UpToDate
Official reprint from UpToDate®
www.uptodate.com ©2017 UpToDate, Inc. and/or its affiliates. All Rights Reserved.

Medline ® Abstract for Reference 9

of 'Overview of the treatment of acute lymphoblastic leukemia in children and adolescents'

9
TI
Long-term results of the Japanese Childhood Cancer and Leukemia Study Group studies 811, 841, 874 and 911 on childhood acute lymphoblastic leukemia.
AU
Tsurusawa M, Shimomura Y, Asami K, Kikuta A, Watanabe A, Horikoshi Y, Matsushita T, Kanegane H, Ohta S, Iwai A, Mugishima H, Koizumi S, Japanese Childhood Cancer and Leukemia Study Group
SO
Leukemia. 2010 Feb;24(2):335-44. Epub 2009 Dec 17.
 
We analyzed the long-term outcomes of 1021 patients with acute lymphoblastic leukemia (ALL), enrolled in four successive clinical trials (ALL811, ALL841, ALL874 and ALL911) between 1981 and 1993. All patients received risk-adopted therapy according to leukocyte count and age at the time of diagnosis. The median follow-up durations of the four studies were 17.8 years in ALL811, 15.5 years in ALL841, 11.9 years in ALL874 and 15.8 years in ALL911. Patients' event-free survival (EFS) and overall survival (OS) rates at 12 years were 41.0 and 54.3% in ALL811, 50.2 and 60.2% in ALL841, 57.3 and 64.7% in ALL874, and 63.4 and 71.7% in ALL911, respectively. Thus, cure can become a reality for about 70% of children with ALL. There is, however, still a significant difference in survival outcomes according to risk group. Late effects were observed in 70 patients out of 834 (8.4%); hepatitis and short stature were most commonly reported. Reduction of late adverse effects for all patients and development of new treatment strategies for very-high-risk patients are major issues for upcoming trials to address.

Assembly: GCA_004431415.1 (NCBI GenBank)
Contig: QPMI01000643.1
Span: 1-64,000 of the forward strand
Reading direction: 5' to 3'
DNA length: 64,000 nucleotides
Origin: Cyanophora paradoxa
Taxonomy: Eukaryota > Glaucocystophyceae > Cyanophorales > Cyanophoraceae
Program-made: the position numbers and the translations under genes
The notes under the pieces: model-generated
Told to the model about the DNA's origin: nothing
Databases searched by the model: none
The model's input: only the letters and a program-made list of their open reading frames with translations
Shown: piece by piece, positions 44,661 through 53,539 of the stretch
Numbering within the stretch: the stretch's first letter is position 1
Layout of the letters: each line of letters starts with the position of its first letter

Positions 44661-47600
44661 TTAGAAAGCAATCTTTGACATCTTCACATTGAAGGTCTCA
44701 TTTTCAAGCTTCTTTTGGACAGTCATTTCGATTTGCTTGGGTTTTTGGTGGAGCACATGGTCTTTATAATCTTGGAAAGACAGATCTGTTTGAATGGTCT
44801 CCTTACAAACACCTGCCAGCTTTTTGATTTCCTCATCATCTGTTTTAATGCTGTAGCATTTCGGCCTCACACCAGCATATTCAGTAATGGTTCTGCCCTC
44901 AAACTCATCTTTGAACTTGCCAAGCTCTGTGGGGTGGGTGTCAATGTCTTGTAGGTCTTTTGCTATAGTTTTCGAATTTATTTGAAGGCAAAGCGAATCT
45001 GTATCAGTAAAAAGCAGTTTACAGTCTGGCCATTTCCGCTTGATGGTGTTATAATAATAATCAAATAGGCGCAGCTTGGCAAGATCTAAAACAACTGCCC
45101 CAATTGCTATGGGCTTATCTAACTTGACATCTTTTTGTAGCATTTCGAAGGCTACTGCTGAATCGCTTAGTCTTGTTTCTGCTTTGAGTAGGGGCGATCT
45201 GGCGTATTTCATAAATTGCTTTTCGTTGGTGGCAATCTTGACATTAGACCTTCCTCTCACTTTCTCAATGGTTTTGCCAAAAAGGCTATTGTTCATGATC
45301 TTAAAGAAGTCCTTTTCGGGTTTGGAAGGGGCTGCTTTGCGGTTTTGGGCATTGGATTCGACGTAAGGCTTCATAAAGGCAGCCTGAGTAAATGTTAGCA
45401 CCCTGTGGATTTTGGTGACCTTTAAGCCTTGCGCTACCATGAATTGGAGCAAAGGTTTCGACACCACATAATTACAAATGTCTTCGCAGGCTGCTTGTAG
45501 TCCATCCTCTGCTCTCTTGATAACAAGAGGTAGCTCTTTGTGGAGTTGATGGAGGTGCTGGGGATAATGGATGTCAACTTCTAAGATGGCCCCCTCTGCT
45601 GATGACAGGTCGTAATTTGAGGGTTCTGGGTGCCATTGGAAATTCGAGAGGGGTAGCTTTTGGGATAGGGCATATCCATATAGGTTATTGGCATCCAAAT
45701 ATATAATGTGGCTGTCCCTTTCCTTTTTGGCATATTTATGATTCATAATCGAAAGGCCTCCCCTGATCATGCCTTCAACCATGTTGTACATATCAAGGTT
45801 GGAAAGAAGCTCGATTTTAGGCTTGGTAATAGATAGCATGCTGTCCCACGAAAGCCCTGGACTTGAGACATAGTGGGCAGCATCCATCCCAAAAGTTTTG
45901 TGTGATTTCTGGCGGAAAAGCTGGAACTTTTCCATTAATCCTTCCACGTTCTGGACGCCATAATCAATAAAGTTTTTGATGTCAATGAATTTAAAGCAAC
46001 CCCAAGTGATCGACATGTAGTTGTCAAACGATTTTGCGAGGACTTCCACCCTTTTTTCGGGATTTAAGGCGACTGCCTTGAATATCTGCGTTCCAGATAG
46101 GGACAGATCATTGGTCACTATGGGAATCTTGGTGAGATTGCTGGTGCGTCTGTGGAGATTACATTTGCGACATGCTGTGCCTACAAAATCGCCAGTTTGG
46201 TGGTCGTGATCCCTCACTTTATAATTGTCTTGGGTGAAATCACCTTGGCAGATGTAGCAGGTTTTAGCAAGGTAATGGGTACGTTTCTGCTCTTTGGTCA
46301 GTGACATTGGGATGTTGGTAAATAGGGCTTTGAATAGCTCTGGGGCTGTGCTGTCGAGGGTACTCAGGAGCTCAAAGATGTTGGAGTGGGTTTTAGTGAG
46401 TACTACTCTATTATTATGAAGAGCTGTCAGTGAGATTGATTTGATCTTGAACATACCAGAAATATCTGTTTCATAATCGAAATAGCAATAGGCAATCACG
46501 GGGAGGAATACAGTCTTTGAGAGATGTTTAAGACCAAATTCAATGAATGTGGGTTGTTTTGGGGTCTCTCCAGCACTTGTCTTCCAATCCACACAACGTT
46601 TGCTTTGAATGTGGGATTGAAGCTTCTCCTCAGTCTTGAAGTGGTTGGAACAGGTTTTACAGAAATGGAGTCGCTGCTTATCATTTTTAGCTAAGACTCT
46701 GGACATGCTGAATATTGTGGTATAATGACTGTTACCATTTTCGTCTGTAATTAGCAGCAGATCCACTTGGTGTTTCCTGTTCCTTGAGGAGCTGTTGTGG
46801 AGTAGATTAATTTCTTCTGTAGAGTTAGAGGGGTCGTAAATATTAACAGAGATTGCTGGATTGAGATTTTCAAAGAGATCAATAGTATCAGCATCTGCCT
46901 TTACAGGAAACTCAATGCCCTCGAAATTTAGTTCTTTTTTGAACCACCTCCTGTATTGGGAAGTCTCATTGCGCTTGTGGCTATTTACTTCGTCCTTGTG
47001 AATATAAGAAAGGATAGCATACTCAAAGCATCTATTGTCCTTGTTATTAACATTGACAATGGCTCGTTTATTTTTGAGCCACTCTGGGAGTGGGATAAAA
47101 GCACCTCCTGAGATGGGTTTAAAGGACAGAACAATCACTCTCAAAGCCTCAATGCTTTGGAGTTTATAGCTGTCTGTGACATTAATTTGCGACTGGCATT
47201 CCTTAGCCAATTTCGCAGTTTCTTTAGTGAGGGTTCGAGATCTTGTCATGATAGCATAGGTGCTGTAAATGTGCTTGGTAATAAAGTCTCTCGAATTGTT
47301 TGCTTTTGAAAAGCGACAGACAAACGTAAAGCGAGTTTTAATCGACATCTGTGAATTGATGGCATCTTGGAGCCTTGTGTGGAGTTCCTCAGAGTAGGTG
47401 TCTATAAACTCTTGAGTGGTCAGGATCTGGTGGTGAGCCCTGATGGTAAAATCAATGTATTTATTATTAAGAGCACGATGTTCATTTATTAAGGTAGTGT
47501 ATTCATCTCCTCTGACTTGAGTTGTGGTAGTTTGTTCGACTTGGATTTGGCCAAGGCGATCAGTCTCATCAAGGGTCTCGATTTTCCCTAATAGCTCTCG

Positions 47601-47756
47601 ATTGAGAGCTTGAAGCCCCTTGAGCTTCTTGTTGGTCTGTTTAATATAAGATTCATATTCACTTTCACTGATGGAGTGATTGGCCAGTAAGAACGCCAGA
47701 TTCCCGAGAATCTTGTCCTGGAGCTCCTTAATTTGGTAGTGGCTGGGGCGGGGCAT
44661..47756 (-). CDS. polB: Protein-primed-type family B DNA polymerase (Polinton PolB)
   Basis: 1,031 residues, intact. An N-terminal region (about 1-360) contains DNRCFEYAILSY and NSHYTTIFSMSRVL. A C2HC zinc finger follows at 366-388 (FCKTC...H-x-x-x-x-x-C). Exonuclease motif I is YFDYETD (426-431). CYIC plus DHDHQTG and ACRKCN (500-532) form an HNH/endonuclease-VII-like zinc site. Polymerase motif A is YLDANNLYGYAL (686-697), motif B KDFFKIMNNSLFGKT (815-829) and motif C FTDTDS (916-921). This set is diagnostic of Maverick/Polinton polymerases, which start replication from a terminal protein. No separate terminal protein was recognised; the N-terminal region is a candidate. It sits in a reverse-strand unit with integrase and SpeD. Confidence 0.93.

AD
Department of Pediatrics, Aichi Medical University, Aichi, Japan. mtsuru@aichi-med-u.ac.jp
PMID